Spatial-temporal patterns and risk factors for respiratory infection outbreaks among mountain gorillas of Volcanoes National park in 2016
Noheli, Jean Bosco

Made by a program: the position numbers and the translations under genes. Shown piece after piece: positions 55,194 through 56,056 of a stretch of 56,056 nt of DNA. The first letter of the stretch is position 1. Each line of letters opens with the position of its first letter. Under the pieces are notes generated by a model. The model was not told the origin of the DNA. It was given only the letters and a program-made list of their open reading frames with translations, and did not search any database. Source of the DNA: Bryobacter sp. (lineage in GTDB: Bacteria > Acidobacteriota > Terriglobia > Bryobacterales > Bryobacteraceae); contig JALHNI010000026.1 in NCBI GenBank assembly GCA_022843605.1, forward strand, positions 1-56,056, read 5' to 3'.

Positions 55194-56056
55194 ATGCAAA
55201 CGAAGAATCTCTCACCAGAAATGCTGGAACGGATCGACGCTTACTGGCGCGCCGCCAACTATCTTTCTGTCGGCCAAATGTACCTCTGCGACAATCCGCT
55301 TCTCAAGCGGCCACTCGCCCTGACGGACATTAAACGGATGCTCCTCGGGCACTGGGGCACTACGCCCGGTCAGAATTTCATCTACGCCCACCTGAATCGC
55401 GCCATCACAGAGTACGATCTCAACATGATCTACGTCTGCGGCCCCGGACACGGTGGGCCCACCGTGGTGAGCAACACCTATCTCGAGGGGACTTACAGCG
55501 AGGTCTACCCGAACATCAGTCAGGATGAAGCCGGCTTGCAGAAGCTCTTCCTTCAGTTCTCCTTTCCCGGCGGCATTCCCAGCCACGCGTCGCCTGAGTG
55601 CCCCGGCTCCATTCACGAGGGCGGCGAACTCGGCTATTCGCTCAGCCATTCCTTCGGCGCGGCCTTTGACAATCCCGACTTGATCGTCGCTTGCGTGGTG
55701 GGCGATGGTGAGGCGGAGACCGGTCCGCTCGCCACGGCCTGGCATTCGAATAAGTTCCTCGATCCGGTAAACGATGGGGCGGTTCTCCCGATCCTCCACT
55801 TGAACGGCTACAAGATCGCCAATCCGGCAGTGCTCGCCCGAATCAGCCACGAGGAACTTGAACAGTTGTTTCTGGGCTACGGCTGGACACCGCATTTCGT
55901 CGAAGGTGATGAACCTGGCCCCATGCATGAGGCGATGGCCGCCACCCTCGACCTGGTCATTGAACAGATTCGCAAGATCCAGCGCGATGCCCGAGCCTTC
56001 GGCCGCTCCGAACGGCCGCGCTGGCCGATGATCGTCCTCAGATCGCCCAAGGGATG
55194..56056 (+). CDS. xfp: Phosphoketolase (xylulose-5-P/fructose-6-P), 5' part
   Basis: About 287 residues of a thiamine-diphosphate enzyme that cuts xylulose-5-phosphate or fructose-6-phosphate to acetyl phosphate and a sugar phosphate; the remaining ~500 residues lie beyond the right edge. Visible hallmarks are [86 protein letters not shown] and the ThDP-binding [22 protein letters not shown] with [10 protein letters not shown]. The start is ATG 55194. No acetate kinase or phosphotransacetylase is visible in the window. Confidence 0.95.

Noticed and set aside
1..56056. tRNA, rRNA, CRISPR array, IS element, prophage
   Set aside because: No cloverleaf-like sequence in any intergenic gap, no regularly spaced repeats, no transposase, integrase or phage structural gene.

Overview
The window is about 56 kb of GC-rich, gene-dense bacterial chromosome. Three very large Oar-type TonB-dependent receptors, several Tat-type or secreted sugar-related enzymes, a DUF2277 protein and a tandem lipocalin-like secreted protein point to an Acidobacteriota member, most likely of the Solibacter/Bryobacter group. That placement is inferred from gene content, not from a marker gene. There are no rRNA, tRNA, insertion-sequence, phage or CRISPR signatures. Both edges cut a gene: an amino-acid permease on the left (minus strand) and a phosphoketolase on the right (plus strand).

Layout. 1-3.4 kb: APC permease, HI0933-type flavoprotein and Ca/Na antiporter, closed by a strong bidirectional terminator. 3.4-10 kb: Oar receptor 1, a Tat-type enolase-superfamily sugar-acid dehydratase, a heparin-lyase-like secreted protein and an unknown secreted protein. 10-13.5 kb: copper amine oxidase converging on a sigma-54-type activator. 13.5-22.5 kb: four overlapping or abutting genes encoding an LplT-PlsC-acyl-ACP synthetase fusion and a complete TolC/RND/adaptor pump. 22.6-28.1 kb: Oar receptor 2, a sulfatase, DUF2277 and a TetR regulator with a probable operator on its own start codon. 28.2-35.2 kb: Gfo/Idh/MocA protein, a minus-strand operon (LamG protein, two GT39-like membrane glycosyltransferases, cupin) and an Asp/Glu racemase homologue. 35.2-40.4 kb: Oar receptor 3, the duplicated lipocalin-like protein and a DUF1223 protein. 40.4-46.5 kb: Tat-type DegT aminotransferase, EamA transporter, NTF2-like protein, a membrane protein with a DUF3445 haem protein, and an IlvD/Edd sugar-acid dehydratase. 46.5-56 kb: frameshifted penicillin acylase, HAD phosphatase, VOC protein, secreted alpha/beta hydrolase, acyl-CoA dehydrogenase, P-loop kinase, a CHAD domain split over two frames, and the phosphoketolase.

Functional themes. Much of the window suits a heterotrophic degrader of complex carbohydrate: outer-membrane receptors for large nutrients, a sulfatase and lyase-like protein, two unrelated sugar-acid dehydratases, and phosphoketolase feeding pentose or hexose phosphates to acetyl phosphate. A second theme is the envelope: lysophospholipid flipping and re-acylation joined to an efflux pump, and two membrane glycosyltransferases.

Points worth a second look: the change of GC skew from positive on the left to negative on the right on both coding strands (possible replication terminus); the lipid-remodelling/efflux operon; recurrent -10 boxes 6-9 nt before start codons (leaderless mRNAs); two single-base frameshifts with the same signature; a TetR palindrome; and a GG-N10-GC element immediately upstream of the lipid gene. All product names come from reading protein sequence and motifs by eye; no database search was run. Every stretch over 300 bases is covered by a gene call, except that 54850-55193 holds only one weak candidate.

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This study was done to determine spatial-temporal patterns, selected risk factors for viral pathogens influencing the incidence, morbidity and persistence of respiratory infection outbreaks among mountain gorillas of Volcanoes National Park in the period of January-December 2016. Spatial temporal patterns were obtained using geo-references data collected during routine health monitoring of twenty one groups of human habituated mountain gorillas. Further, ten saliva and twelve feacal samples were collected from symptomatic individuals for molecular-based detection of selected viral respiratory pathogens. Risk factors were determined through fieldbased observations particularly on age of affected individuals, intergroup social interactions, and identity of groups sharing home range, incidents of gorillas’ movement outside the park, morbidity and persistence of respiratory infections within gorilla groups. Retrospective data on climate patterns collected from 1st January to 31st December 2016 were obtained from Rwanda Meteorological Authority. Also one hundred twenty trackers were interviewed using a structured questionnaire to determine the potential role of selected public interfaces in transmission of respiratory infections. Similarly, annual data on the burden of respiratory infections in humans in areas where trackers live was collected from three health centers. Results revealed that five outbreaks occurred in the southern part of the park whereas three were observed within the northern sector of the park and the annual distribution was equal among the two half of the year with four outbreaks occurring in each. In addition, Human Adenovirus was detected in two of the outbreaks in the northern sector. Overall, morbidity was influenced by age (P = 0.013) and seasonality (P = 4.32 x 10-5). Surprisingly, symptoms of respiratory infections were not observed in 80% of the cases involving groups that had previous social contact and shared home range with infected ones. Further, results showed high diversity among social networks for trackers revealing that markets (social network density = 0.174) were the public interfaces that trackers shared most whereas religious venues (social network density = 0.014) were the public interfaces that trackers shared least. Generally, this study suggests that the incidence, persistence and morbidity due to respiratory infections could be influenced by a complex interaction of multiple factors. The conservation and public health implications of this study’s findings are discussed and further steps like characterizing the detected adenovirus are recommended.